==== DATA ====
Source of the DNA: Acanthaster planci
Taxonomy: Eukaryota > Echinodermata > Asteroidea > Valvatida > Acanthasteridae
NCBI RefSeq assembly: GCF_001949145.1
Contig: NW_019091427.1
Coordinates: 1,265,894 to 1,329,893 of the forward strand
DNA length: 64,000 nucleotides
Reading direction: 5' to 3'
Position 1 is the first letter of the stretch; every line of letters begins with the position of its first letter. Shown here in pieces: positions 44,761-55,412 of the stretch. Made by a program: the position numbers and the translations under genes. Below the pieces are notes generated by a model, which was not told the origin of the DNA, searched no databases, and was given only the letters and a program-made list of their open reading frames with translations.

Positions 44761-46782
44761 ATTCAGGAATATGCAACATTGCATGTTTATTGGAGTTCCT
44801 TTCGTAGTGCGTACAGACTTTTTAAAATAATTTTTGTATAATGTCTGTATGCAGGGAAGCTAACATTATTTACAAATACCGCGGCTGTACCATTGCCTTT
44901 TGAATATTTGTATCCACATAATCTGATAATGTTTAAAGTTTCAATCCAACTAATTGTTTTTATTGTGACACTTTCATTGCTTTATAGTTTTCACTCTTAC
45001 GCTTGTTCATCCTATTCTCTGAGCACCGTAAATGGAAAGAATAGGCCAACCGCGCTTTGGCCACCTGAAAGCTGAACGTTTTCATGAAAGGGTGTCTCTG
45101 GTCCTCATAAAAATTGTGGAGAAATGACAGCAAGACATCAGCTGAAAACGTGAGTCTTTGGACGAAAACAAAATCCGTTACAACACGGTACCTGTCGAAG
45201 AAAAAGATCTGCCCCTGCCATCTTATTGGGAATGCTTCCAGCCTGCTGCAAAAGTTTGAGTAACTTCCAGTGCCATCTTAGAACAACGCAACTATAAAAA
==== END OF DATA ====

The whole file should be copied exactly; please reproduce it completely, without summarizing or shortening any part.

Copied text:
Source of the DNA: Acanthaster planci
Taxonomy: Eukaryota > Echinodermata > Asteroidea > Valvatida > Acanthasteridae
NCBI RefSeq assembly: GCF_001949145.1
Contig: NW_019091427.1
Coordinates: 1,265,894 to 1,329,893 of the forward strand
DNA length: 64,000 nucleotides
Reading direction: 5' to 3'
Position 1 is the first letter of the stretch; every line of letters begins with the position of its first letter. Shown here in pieces: positions 44,761-55,412 of the stretch. Made by a program: the position numbers and the translations under genes. Below the pieces are notes generated by a model, which was not told the origin of the DNA, searched no databases, and was given only the letters and a program-made list of their open reading frames with translations.

Positions 44761-46782
44761 ATTCAGGAATATGCAACATTGCATGTTTATTGGAGTTCCT
44801 TTCGTAGTGCGTACAGACTTTTTAAAATAATTTTTGTATAATGTCTGTATGCAGGGAAGCTAACATTATTTACAAATACCGCGGCTGTACCATTGCCTTT
44901 TGAATATTTGTATCCACATAATCTGATAATGTTTAAAGTTTCAATCCAACTAATTGTTTTTATTGTGACACTTTCATTGCTTTATAGTTTTCACTCTTAC
45001 GCTTGTTCATCCTATTCTCTGAGCACCGTAAATGGAAAGAATAGGCCAACCGCGCTTTGGCCACCTGAAAGCTGAACGTTTTCATGAAAGGGTGTCTCTG
45101 GTCCTCATAAAAATTGTGGAGAAATGACAGCAAGACATCAGCTGAAAACGTGAGTCTTTGGACGAAAACAAAATCCGTTACAACACGGTACCTGTCGAAG
45201 AAAAAGATCTGCCCCTGCCATCTTATTGGGAATGCTTCCAGCCTGCTGCAAAAGTTTGAGTAACTTCCAGTGCCATCTTAGAACAACGCAACTATAAAAA